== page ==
“Change is your friend, disguised as your enemy”, someone smart once said to me and it really resonated.
Working as an independent digital consultant, and before in leadership roles at the BBC and Culture Trip, I am used to dealing with change in media on a daily basis. Regardless of circumstances and irrespective of whether you drive change or are on the receiving end of it, above all, we do learn to deal with resistance, uncertainty and anxiety. As humans, we are fantastic at both adapting to change and collaborating with others while doing it – the two key ingredients for future successes and optimism. We all just need a bit of help and support.
“Organization is like the human body. It needs viruses, so the body can learn how to survive and remain strong” – this unattributed Japanese quote describes the main component of culture change perfectly – we know of many real-life examples when companies failed to adapt because they were structurally unable to accept and incorporate visible changes around them. Disrupt yourself, they say.
“I’d rather be green and growing instead of ripe, ready to rot”, John Maeda, a distinguished US designer, technologist and teacher, wrote famously in his seminal “Redesigning Leadership” book, arguably one of the best works on the subject ever created. It sends a message to leaders of the day, that they should really know their ‘under the hood’ stuff, more so now than, perhaps, ever before. Change starts with you.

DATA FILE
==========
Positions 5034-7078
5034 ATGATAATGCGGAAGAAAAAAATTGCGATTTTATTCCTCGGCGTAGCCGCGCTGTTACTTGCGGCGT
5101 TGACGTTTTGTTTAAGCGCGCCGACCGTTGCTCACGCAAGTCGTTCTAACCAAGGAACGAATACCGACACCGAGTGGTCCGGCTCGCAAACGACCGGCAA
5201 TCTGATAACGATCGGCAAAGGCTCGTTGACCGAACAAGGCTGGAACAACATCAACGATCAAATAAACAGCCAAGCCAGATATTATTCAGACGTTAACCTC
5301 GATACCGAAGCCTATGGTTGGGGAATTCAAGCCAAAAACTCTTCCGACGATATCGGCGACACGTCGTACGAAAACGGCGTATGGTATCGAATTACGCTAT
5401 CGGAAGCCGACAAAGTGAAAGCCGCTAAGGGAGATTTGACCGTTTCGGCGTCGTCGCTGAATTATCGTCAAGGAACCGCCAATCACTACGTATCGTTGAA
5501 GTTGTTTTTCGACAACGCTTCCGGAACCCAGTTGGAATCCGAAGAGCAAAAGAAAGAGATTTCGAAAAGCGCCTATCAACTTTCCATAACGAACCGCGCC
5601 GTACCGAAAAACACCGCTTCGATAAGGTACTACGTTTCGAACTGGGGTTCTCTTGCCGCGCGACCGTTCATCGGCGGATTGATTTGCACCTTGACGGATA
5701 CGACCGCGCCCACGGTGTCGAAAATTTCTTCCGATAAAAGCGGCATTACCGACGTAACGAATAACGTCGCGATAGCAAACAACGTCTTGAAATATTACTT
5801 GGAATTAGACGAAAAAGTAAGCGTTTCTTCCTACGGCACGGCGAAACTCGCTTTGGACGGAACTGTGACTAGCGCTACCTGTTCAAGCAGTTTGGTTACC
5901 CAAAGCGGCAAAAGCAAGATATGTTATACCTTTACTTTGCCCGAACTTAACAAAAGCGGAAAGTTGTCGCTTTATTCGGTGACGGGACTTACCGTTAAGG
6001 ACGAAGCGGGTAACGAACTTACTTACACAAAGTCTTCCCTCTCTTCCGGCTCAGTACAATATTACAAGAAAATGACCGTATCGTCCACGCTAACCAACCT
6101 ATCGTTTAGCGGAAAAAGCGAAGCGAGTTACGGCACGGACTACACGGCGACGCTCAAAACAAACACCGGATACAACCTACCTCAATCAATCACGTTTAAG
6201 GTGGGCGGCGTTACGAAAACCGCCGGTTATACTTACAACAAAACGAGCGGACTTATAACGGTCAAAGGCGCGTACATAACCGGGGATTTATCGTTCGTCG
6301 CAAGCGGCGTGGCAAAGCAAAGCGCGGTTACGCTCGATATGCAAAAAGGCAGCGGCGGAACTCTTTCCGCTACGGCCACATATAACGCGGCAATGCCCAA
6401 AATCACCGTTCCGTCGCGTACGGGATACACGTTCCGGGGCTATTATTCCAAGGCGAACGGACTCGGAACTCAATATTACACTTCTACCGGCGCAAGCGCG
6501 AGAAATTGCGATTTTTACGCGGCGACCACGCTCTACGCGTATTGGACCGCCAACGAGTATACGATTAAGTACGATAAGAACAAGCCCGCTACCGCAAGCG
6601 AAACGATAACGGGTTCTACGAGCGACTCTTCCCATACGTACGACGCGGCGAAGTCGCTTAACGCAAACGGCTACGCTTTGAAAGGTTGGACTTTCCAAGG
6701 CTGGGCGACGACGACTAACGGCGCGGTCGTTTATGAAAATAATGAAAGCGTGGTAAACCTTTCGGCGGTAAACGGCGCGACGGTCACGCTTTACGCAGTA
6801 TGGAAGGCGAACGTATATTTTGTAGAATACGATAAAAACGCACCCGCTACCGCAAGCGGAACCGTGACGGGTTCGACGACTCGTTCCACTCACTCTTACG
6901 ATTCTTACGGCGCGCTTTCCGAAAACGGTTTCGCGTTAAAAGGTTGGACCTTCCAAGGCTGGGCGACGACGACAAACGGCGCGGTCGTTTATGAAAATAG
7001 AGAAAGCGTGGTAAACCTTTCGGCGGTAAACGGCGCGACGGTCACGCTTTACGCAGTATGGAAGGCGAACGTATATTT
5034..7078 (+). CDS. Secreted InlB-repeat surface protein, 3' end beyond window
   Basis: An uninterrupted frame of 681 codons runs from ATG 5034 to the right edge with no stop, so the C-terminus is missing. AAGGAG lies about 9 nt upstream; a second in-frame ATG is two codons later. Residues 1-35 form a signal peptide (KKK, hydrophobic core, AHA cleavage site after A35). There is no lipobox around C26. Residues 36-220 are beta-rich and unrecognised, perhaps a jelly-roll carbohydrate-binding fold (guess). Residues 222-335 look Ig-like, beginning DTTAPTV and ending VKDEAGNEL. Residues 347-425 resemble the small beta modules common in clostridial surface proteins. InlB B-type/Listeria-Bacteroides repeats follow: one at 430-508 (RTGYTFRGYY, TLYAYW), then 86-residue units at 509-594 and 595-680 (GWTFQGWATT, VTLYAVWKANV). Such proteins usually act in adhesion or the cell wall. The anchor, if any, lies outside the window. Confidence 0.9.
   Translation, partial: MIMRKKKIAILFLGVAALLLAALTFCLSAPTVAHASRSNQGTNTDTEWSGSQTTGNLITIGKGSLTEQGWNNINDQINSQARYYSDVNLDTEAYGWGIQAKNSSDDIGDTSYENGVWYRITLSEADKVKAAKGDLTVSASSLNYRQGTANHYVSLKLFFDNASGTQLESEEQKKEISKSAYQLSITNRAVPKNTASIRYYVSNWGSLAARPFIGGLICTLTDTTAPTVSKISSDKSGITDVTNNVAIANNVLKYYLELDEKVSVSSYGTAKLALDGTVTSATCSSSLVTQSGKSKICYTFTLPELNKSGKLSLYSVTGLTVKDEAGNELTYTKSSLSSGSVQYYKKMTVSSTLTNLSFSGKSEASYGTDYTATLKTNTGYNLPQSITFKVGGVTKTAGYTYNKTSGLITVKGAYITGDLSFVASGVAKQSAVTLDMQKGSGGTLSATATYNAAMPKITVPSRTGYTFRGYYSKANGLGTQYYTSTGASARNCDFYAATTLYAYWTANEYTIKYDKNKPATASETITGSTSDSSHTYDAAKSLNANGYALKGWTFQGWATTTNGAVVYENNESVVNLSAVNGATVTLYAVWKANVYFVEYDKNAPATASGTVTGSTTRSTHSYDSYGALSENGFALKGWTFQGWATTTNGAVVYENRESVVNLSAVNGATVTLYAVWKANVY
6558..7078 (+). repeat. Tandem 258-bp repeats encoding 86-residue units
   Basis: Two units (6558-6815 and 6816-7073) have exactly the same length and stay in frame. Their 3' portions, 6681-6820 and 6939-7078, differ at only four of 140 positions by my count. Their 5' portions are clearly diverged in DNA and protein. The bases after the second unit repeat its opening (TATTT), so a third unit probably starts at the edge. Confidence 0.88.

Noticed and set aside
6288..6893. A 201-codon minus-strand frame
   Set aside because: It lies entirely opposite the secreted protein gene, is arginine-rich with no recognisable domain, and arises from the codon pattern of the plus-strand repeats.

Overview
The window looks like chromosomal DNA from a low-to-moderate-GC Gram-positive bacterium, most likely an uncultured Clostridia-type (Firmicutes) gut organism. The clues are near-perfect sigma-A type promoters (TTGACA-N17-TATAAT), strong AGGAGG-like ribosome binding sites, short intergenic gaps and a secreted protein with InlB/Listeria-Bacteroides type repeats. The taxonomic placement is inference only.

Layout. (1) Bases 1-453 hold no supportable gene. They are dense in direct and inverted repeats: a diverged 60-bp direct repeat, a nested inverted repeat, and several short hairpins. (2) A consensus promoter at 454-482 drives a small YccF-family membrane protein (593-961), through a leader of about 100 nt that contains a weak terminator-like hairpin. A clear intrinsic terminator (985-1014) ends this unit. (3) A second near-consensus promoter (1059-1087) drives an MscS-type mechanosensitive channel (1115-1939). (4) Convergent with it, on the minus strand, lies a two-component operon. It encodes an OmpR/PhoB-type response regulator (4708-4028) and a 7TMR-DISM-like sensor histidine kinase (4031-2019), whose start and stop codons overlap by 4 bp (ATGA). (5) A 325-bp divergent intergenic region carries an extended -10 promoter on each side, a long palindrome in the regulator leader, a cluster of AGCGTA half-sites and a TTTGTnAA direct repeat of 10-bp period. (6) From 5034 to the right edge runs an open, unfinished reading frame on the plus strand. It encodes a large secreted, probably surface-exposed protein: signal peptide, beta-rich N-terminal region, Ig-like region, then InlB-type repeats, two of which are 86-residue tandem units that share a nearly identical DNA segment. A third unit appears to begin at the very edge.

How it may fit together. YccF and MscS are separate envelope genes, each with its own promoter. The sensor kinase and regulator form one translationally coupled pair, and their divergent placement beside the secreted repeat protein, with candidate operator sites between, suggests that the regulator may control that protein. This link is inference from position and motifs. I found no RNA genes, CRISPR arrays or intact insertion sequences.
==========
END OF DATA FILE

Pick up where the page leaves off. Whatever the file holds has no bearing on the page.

Culture change means different things to different people, though.
It’s about people: achieving internal staff buy-in, empowering changemakers, saying no with empathy.
It’s also about processes: being audience-centric, failing quickly and learning from it, applying user needs to everything you do, aligning content and product disciplines, agreeing on your North Star, letting others get you there (“Future leaders must be stubborn on vision but flexible on details” – Jeff Bezos, Amazon founder) through joint OKRs.
It’s about organisational self-improvement: bridge roles, that we grew to love and rely on so much, making themselves redundant in the process, while C-suite gets reverse-mentored by junior team members.
It’s about overcommunication: only when you are tired from your own voice repeating the same thing over and over, chances are that your message is starting to land.
Digital transformation has no end, and everyone must play their role in it, firstly by changing their own mindset, and then by changing others. “Complete digital transformation is neither possible nor, even, desirable. Everyone wanting to lead must share the role of CMO – Chief Mindset Officer” (Minter Dial, Caleb Storkey, Futureproof ).
Let’s all add that great title to our CVs, friends! Happy reading of this new report on igniting change!
This contribution was written by Dmitry Shishkin, an independent digital consultant and World Editors Forum board member. He is a Leader in Residence at UCLAN.
It was published as the preface of the report “Burn the ships: a Guide to Igniting Cultural Change in News Media Companies”, which is available in English, Spanish and Portuguese. It summarizes the key lessons of the Cultural Change Ignition Program for Latin American News Publishers organized by WAN-IFRA and The Facebook Journalism Project.